X hits on this document

PDF document

Action, Criticism and Theory for Music Education - page 6 / 22





6 / 22

Action, Criticism & Theory for Music Education

Page 6 of 28


twenty years the Americans have been rather more eager than the Europeans to depart from doctrinaire aspects of postwar modernism and to adopt a variety of simpler styles that often incorporate elements from pop and rock – all blend[ed] (p. 208).” He further argues that popular music has a value that nourishes classical composers. In line with this, Rahn (1994) comments,

the opposition between high and low art no longer distinguishes so much two audiences as two attitudes. The traditional dichotomy has the residual value of differentiating between those who are “cultured” and those who are not. But the most explicitly “cultured” persons—particularly academics—tend with increasing frequency to emerge from lower middle class strata where they have merely been exposed to popular culture but formed a part of its normal audience (p. 40). Simms’s statement alerts us to the impact of popular music in society, while

Rahn points out the blurred boundary between classical and popular music, as well as the emergence of a ‘cultured’ sector whose members grew up under the impact of popular music. Popular music, under the promotion of the mass media, is already part of people’s ordinary life. This happens in many parts of the world where the mass media—like television, radio, and Internet—are commonly available. According to Green (2003), most young people, including those learning classical instruments, are enculturated into popular music. It constitutes not only the current cultural context of the adolescent, but also has roots extended from traditional musics (Wong, 1997). The teaching of popular music can further enhance and deepen students’ understanding of it as well as of music at large. As such, its role in school music education is extremely vital.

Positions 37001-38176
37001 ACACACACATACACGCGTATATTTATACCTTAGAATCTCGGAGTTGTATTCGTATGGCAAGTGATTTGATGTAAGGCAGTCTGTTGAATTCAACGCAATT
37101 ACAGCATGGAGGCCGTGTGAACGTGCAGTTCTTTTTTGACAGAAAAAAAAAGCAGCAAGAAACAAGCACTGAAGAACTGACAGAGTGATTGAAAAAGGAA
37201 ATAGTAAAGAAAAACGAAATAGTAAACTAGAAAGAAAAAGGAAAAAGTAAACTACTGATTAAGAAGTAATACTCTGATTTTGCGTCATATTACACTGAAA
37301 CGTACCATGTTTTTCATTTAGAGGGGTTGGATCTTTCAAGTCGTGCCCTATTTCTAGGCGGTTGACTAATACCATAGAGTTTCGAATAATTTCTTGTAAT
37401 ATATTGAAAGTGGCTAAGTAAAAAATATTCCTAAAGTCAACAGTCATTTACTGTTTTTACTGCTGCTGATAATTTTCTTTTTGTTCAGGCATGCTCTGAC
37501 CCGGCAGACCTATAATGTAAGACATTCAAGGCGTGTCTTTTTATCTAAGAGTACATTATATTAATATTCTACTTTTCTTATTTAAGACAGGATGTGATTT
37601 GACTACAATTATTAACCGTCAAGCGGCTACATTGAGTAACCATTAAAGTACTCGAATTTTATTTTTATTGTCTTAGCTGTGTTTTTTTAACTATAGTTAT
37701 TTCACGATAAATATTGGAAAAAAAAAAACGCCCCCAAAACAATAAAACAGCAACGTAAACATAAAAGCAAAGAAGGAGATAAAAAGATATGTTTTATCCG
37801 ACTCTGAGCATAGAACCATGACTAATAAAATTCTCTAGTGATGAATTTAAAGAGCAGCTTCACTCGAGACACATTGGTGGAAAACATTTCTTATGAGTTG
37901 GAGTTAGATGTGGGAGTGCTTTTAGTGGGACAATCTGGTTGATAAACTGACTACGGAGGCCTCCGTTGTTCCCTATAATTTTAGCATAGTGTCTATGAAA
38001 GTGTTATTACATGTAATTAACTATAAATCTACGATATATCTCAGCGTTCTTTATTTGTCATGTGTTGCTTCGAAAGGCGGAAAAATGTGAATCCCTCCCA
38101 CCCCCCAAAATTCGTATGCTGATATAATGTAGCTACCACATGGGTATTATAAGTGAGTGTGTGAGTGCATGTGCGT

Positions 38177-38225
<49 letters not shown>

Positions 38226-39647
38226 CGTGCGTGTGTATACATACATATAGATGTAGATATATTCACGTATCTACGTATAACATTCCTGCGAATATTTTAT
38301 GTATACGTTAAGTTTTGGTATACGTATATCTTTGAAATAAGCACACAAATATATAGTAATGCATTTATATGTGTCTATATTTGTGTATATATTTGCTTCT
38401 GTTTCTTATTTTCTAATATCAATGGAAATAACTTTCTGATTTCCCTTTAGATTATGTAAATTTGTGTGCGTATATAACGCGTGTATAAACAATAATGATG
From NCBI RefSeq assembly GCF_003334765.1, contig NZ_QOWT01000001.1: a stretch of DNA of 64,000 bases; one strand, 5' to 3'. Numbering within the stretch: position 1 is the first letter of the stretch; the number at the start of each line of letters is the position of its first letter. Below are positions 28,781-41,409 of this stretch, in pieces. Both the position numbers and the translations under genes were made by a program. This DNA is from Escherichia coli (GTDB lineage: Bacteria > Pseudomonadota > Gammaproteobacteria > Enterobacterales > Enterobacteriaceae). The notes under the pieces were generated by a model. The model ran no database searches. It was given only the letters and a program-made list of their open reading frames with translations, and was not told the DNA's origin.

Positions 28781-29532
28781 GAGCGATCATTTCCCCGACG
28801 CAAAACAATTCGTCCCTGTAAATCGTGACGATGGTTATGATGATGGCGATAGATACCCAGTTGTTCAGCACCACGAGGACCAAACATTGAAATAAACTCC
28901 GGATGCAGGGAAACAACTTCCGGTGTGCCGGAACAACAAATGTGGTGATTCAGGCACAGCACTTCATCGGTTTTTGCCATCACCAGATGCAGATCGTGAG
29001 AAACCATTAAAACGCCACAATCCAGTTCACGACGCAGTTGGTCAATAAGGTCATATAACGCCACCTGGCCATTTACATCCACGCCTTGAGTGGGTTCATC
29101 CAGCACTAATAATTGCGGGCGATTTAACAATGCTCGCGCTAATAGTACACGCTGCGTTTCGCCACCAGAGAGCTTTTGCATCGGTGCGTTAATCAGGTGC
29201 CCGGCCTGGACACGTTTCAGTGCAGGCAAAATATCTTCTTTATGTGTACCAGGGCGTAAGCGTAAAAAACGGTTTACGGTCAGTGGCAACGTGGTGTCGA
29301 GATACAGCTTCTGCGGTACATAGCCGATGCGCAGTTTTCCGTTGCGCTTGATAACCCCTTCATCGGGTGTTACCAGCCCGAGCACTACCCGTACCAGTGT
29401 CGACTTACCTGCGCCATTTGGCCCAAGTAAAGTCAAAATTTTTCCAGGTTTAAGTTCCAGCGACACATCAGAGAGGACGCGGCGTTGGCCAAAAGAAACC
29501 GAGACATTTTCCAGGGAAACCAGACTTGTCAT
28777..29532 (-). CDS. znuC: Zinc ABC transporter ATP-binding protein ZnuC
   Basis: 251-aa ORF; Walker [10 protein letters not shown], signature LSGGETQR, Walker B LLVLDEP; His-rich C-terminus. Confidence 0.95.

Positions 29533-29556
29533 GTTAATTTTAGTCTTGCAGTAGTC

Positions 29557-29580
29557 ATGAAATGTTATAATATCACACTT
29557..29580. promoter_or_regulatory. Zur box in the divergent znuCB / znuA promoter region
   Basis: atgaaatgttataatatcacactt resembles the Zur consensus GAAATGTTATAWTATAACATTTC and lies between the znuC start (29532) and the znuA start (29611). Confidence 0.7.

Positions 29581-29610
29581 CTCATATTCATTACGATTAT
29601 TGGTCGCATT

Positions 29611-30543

With the hegemony of Western classical music, which is described as being Eurocentric or as having ethnocentric bias (Regelski, 2003), and the growing dominance of popular music (Meyer, 1996), traditional music has been ignored in the past century in many parts of the world. In this study, it should be noted that traditional music refers to the classical and folk traditions, both of which are pertinent to the students’ education. Pascall (1992) is concerned that the domination of popular culture may deprive the students of their understanding of the inheritance from tradition that has shaped society today. He stresses that teachers should teach key traditions and influences within such heritage, including popular music. Although

Leung, C. (2004). Building a New Music Curriculum: A Multi-faceted approach. Action, Criticism, and Theory for Music Education. Vol.3, #2 (July 2004). http://act.maydaygroup.org/articles/Leung3_2.pdf

Document info
Document views91
Page views91
Page last viewedMon Jan 23 11:15:28 UTC 2017